Publishing is the dissemination of literature, music, or information. It is the activity of making information available to the general public. In some cases, authors may be their own publishers, meaning originators and developers of content provide media to deliver and display the content for the same; the word "publisher" can refer to the individual who leads a publishing company or an imprint or to a person who owns/heads a magazine. Traditionally, the term refers to the distribution of printed works such as newspapers. With the advent of digital information systems and the Internet, the scope of publishing has expanded to include electronic resources such as the electronic versions of books and periodicals, as well as micropublishing, blogs, video game publishers, the like. Publishing includes the following stages of development: acquisition, copy editing, printing and distribution. Publication is important as a legal concept: As the process of giving formal notice to the world of a significant intention, for example, to marry or enter bankruptcy As the essential precondition of being able to claim defamation.
Self-publishing: The author has to meet the total expense to get the book published. The author should retain full rights known as vanity publishing. Publishing became possible with the invention of writing, became more practical upon the introduction of printing. Prior to printing, distributed works were copied manually, by scribes. Due to printing, publishing progressed hand-in-hand with the development of books; the Chinese inventor Bi Sheng made movable type of earthenware circa 1045, but there are no known surviving examples of his printing. Around 1450, in what is regarded as an independent invention, Johannes Gutenberg invented movable type in Europe, along with innovations in casting the type based on a matrix and hand mould; this invention made books less expensive to produce, more available. Early printed books, single sheets and images which were created before 1501 in Europe are known as incunables or incunabula. "A man born in 1453, the year of the fall of Constantinople, could look back from his fiftieth year on a lifetime in which about eight million books had been printed, more than all the scribes of Europe had produced since Constantine founded his city in A.
D. 330."Eventually, printing enabled other forms of publishing besides books. The history of modern newspaper publishing started in Germany in 1609, with publishing of magazines following in 1663. Publishing has been handled by publishers, with the history of self-publishing progressing until the advent of computers brought us electronic publishing, made evermore ubiquitous from the moment the world went online with the Internet; the establishment of the World Wide Web in 1989 soon propelled the website into a dominant medium of publishing, as websites are created by anyone with Internet access. The history of wikis started shortly thereafter, followed by the history of blogging. Commercial publishing progressed, as printed forms developed into online forms of publishing, distributing online books, online newspapers, online magazines. Since its start, the World Wide Web has been facilitating the technological convergence of commercial and self-published content, as well as the convergence of publishing and producing into online production through the development of multimedia content.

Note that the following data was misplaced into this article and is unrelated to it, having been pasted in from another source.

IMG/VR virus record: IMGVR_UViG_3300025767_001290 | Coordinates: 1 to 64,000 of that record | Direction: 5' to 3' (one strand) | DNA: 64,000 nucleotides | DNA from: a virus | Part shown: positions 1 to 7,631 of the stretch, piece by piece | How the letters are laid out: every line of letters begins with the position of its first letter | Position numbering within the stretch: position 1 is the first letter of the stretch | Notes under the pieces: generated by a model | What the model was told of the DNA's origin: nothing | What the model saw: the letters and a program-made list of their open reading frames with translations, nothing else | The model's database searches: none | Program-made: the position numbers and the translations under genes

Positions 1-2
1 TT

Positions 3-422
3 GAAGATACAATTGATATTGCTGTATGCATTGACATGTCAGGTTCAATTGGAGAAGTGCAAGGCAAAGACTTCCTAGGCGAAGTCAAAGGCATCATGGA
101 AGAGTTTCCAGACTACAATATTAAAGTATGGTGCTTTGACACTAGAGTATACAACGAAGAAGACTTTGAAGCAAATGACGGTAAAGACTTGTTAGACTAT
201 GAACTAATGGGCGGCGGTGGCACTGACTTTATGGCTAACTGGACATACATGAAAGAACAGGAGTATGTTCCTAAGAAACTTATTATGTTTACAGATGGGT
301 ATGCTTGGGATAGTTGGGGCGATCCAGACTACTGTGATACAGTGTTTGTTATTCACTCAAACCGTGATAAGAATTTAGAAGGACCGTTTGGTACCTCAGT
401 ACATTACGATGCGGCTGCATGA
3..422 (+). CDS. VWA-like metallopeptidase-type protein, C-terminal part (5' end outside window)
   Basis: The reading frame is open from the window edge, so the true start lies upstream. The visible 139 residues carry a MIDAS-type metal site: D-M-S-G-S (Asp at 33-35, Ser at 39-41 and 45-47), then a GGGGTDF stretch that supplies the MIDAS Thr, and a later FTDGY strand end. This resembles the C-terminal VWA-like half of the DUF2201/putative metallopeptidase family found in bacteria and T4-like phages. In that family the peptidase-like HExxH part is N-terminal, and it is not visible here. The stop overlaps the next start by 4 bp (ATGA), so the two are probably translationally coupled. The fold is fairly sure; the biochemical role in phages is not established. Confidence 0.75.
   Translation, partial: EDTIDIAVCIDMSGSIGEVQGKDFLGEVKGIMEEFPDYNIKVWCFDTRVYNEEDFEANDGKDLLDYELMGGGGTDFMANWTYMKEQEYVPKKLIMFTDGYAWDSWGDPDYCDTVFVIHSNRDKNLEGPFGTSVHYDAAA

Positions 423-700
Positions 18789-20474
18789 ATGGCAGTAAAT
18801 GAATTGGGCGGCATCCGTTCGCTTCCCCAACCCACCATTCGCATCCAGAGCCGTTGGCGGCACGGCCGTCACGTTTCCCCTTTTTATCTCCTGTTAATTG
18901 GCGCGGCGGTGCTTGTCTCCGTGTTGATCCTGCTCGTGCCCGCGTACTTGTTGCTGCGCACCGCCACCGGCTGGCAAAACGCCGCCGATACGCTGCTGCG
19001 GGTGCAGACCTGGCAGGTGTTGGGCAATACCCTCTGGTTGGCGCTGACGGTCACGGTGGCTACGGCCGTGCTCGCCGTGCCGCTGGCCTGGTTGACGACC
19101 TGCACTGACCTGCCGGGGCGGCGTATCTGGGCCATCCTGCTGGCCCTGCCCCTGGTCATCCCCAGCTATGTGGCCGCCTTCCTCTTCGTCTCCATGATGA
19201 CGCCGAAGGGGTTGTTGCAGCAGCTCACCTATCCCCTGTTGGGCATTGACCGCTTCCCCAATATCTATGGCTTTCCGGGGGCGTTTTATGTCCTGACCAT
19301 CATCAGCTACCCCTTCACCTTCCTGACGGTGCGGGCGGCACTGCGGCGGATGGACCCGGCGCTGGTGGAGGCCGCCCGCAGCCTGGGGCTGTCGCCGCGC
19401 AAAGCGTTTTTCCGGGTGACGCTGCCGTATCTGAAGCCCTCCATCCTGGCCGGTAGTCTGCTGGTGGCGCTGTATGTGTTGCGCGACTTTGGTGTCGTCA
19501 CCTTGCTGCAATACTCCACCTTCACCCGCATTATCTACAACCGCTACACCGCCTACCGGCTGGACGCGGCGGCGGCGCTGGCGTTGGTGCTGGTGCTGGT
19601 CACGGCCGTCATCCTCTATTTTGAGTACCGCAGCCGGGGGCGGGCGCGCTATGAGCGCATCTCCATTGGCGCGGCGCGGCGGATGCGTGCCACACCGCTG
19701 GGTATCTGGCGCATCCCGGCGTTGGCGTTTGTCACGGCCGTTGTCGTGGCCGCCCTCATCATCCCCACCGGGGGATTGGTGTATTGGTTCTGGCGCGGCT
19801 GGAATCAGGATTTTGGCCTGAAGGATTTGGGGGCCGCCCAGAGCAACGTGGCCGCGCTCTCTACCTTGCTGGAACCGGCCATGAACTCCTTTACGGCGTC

Book and magazine publishers spend a lot of commissioning copy. At a small press, it is possible to survive by relying on commissioned material, but as activity increases, the need for works may outstrip the publisher's established circle of writers. For works written independently of the publisher, writers first submit a query letter or proposal directly to a literary agent or to a publisher. Submissions sent directly to a publisher are referred to as unsolicited submissions, the majority come from unpublished authors. If the publisher accepts unsolicited manuscripts the manuscript is placed in the slush pile, which publisher's readers sift through to identify manuscripts of sufficient quality or revenue potential to be referred to acquisitions editors for review; the acquisitions editors send their choices to the editorial staff. The time and number of people involved in the process are dependent on the size of the publishing company, with larger companies having more degrees of assessment between unsolicited submission and publication.